CHICAGO – Chicago teachers uncomfortable with a tentative contract offer decided Sunday to remain on strike, insisting they need more time before deciding whether to end an acrimonious standoff with Mayor Rahm Emanuel that will keep 350,000 students out of class for at least two more days.
Emanuel fired back Sunday night by instructing city attorneys to seek a court order forcing Chicago Teachers Union members back into the classroom. “This was a strike of choice and is now a delay of choice that is wrong for our children,” he said in a statement.
Presented with a choice on whether to ask members to vote on a contract that union President Karen Lewis had at one point called “a fight for the very soul of public education,” the union’s House of Delegates told their leaders they needed more time to talk to the rank and file.
Teachers had only a few hours to review a summary of a proposed settlement worked out over the weekend with officials from the nation’s third-largest school district. That wasn’t enough time, they said, to digest a complicated contract that addresses two issues central to the debate over the future of public education across the United States: teacher evaluations and job security.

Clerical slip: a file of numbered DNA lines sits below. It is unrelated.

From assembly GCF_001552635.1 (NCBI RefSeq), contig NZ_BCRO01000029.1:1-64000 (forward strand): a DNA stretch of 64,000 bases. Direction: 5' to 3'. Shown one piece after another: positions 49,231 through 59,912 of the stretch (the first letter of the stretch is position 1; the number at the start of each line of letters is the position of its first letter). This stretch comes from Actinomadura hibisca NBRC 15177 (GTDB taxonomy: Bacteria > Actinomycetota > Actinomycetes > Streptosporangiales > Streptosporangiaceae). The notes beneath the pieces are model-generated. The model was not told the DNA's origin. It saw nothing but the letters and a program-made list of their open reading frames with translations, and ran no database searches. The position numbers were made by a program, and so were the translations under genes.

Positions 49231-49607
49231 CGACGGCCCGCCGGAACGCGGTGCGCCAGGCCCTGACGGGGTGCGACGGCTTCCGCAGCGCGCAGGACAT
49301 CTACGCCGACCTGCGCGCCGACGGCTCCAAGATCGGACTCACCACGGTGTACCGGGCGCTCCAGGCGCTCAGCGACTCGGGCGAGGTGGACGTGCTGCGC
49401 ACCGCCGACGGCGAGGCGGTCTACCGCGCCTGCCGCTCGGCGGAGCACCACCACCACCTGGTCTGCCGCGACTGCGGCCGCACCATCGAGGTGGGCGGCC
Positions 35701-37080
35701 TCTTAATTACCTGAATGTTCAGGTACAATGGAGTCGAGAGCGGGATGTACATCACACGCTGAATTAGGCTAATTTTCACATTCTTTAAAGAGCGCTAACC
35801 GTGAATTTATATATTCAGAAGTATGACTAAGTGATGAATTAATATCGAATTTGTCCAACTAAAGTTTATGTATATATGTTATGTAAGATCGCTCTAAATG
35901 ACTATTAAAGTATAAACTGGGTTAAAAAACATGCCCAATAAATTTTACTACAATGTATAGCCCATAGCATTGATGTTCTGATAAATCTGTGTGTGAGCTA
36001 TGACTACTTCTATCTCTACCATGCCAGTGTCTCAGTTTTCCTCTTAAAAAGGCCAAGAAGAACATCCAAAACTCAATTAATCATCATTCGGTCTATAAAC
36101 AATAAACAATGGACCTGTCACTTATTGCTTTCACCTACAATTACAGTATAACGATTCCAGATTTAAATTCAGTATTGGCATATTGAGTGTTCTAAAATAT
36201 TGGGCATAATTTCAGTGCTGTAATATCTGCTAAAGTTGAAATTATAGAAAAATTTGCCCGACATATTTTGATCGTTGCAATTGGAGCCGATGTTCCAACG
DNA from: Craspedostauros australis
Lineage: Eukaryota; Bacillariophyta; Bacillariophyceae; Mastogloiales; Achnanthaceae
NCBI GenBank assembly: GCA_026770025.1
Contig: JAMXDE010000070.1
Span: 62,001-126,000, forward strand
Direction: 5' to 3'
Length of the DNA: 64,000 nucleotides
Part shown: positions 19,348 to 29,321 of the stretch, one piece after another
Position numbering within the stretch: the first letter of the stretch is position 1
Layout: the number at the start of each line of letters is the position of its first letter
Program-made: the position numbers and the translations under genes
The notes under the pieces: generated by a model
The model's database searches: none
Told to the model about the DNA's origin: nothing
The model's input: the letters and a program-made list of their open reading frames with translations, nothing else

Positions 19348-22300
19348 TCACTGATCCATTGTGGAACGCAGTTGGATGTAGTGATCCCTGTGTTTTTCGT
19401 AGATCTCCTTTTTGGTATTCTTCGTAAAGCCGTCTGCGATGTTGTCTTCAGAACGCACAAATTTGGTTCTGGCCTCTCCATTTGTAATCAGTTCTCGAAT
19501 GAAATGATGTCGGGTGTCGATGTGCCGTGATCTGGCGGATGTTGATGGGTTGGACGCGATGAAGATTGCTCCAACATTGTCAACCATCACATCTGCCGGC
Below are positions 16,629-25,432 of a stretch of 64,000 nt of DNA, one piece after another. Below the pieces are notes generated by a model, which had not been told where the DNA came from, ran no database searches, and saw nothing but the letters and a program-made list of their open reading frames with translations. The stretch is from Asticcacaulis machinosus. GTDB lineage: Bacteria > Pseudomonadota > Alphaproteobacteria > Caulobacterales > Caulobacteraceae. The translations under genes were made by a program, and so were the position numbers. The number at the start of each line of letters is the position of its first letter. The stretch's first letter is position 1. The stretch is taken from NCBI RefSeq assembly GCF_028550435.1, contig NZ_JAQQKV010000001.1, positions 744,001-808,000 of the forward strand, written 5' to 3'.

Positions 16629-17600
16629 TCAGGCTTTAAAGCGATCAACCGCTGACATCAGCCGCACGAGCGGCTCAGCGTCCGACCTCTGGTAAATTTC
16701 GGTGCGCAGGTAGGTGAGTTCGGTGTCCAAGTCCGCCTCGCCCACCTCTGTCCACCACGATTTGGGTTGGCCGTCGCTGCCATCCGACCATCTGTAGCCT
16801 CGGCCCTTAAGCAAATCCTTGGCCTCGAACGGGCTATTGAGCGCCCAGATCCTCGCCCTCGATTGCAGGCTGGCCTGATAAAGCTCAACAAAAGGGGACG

“We felt more comfortable being able to take back what’s on the table and let our constituents look at it and digest it,” said Dean Refakes, a physical education teacher at Gompers Elementary School. “We can have a much better decision come Tuesday.”
That timeline, however, means the soonest classes could resume would be Wednesday. That frustrated both Emanuel and some parents.
“I think a week is a long time to be wasting time. Another week would be murder. I don’t think it’s right,” said Beatriz Fierro, the mother of a fifth-grader. “They should be back in school. I don’t think teachers should be on strike that long.”
Other parents continued to stand with the union. As teachers walked picket lines in the past week and rallied Saturday in a park near downtown, they were joined by parents who have had to scramble to find baby-sitters or a supervised place for children to pass the time.
“As much as we want our kids back in school, teachers need to make sure they have dotted all their I’s and crossed their T’s,” said Becky Malone, mother of a second-grader and fourth-grader. “What’s the point of going on strike if you don’t get everything you need out of it?”
School board President David Vitale said 147 schools staffed with non-union workers and central office employees would be open today for students who are dependent on school-provided meals.
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